From the Music Ministry….

Welcome In Many Ways

Obviously, we are in a time of transition. Times of transition are natural times to consider what has been done and examine core beliefs and practices. It is not that lots of changes need to be made, but it is a good idea for every organization to do a self-examination every so often. It is similar to when you go hiking. It is a good idea to occasionally stop your swift pace, look at the trail map, and make sure you are headed in the right direction! Since this is a natural time of transition, for the next few articles I am going to share with you what I consider to be healthy practices for any community of faith.

Disclaimer – I am no church health or growth expert. My opinions of what I consider healthy practices have been shaped by my experiences as an active lay-person and as a minister working in volunteer, part-time, and full-time positions for a number of years. These experiences include serving as a minister of music most of the time, but also in other capacities as well: as a youth director, minister of education, and even a building supervisor for a few years. I lived through the ‘worship-wars’ and I have served in a variety of communities and church types including the following: rural settings, county seat settings, typical ‘first churches,’ typical ‘not-first churches,’ churches who valued ‘high church’ worship, and churches who valued ‘low church’ worship. Like anyone, my opinions are shaped by my experiences and observations.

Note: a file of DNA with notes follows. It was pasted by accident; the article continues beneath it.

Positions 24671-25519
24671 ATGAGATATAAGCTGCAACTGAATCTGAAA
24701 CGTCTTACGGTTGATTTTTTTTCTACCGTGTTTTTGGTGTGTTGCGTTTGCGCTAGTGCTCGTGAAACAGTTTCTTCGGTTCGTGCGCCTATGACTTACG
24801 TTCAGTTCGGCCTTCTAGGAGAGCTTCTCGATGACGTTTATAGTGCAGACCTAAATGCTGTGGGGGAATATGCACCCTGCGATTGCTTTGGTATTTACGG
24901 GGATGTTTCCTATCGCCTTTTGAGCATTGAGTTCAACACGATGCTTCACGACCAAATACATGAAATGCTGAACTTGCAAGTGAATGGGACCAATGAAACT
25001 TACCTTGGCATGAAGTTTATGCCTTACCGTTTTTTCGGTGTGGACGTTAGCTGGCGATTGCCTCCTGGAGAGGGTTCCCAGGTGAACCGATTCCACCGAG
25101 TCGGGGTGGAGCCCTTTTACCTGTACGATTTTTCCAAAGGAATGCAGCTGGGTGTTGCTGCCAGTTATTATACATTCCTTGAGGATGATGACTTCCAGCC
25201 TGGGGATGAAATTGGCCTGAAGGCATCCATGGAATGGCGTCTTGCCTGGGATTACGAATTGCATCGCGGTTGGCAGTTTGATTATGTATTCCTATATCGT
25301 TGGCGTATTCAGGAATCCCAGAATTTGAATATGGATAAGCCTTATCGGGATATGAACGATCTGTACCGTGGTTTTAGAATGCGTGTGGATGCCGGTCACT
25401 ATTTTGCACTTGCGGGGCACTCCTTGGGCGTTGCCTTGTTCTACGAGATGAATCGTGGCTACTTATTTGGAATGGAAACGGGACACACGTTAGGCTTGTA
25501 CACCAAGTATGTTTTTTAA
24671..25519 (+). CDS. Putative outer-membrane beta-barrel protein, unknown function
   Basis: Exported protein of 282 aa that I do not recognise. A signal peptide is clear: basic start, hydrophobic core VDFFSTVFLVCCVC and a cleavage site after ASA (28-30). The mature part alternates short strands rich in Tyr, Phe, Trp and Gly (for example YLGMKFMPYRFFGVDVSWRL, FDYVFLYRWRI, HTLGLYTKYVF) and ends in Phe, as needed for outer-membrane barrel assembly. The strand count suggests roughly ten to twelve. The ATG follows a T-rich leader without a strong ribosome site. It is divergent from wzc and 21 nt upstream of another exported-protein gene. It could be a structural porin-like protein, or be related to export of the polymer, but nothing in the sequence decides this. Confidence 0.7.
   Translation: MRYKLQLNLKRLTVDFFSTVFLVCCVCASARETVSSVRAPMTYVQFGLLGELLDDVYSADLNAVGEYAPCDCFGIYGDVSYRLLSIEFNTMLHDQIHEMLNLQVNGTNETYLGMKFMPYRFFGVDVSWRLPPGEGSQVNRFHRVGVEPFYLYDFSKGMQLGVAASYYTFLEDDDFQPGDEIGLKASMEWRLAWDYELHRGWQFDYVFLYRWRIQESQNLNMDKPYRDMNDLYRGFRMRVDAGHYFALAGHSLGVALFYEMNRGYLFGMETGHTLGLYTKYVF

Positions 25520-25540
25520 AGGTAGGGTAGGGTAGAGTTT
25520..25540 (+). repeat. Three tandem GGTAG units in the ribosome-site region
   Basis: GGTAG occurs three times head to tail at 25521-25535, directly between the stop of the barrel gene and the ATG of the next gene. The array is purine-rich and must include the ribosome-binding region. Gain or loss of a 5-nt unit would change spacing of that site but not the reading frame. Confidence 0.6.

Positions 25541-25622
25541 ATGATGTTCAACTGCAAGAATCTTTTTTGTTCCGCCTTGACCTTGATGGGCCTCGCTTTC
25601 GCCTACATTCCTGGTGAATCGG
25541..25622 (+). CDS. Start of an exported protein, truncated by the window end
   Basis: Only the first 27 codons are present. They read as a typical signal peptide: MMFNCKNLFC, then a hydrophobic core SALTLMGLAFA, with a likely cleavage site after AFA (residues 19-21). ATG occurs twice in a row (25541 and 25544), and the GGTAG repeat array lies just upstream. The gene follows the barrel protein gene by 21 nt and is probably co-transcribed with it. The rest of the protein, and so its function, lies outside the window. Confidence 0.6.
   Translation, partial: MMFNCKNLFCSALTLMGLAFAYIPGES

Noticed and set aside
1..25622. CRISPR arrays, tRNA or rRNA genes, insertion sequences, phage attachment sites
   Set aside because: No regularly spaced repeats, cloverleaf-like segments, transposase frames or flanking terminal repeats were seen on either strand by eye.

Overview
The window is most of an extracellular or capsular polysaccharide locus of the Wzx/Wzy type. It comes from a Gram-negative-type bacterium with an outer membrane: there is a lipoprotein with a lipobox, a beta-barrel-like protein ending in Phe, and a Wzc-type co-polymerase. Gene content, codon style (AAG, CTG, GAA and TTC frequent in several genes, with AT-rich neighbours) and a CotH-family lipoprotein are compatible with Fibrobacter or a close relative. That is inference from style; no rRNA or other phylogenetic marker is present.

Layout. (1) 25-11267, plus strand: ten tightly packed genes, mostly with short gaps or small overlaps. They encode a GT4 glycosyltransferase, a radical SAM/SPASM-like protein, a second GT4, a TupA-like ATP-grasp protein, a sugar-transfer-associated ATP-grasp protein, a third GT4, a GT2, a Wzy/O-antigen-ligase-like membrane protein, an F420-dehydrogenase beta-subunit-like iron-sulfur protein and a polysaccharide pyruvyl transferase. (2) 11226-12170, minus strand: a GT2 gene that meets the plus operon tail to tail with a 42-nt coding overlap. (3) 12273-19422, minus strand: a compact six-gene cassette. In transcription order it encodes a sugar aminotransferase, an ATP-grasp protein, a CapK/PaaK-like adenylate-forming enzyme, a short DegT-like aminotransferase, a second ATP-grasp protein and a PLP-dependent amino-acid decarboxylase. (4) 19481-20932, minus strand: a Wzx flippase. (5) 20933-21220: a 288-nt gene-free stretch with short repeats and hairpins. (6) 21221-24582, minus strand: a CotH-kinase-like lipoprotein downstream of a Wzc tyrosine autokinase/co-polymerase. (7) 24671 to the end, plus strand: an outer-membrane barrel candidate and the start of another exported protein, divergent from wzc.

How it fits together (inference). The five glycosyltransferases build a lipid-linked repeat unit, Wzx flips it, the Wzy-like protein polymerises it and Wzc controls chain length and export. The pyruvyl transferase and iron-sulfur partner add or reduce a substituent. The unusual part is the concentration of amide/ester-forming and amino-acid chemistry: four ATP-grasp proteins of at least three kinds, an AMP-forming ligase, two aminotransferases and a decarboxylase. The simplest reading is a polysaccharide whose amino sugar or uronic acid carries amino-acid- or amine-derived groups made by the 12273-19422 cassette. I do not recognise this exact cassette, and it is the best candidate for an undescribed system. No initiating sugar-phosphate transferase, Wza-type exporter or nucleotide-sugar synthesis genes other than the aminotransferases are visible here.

With that said, I believe hospitality is one of the essential practices of being a healthy community of faith. This quality really resonates with me for several reasons. Hospitality is an essential theme running through the Biblical record (see for a good overview). It is broader than what is popularly called outreach. Outreach is often reduced to a one-time program or superimposed practice. For me hospitality, while including outreach, is broader. It is more a personality trait of the community and is more encompassing than just a single outreach program.

Hospitality, for example, can be expressed in a variety of ways; it includes a friendly greeting to guests in worship but it is more than that. It includes, for example, the church’s physical space. A hospitable physical space is one that, when someone attends the church for the first time, they easily see where to park, they find the main entrance obviously, they find signage or a friendly church member to help them find their way to an appropriate Bible study group or to the worship area. They see their children are cared for in a sparkling clean and secure environment. In worship, they find a place to sit where they are comfortable. Regular attendees, who may have their usual seats taken by guests, are gracious and gladly find another place to sit. After worship, clear, well-placed signage helps them find their way the main parking area or the children’s area. In these ways hospitality is expressed in a church’s physical space.

Note – We have just completed a long-needed refresh of our facilities and the up-to-date paint, flooring, furnishings, and décor speaks volumes about how alive we are as a congregation. Our facilities say to guest that we are not stuck in the past but are looking to the future. How do we do on some of the other points mentioned regarding the hospitality of our physical space?

Physical space is just one area through which Christian hospitably may be expressed. Next month I will consider how hospitality can be expressed in worship.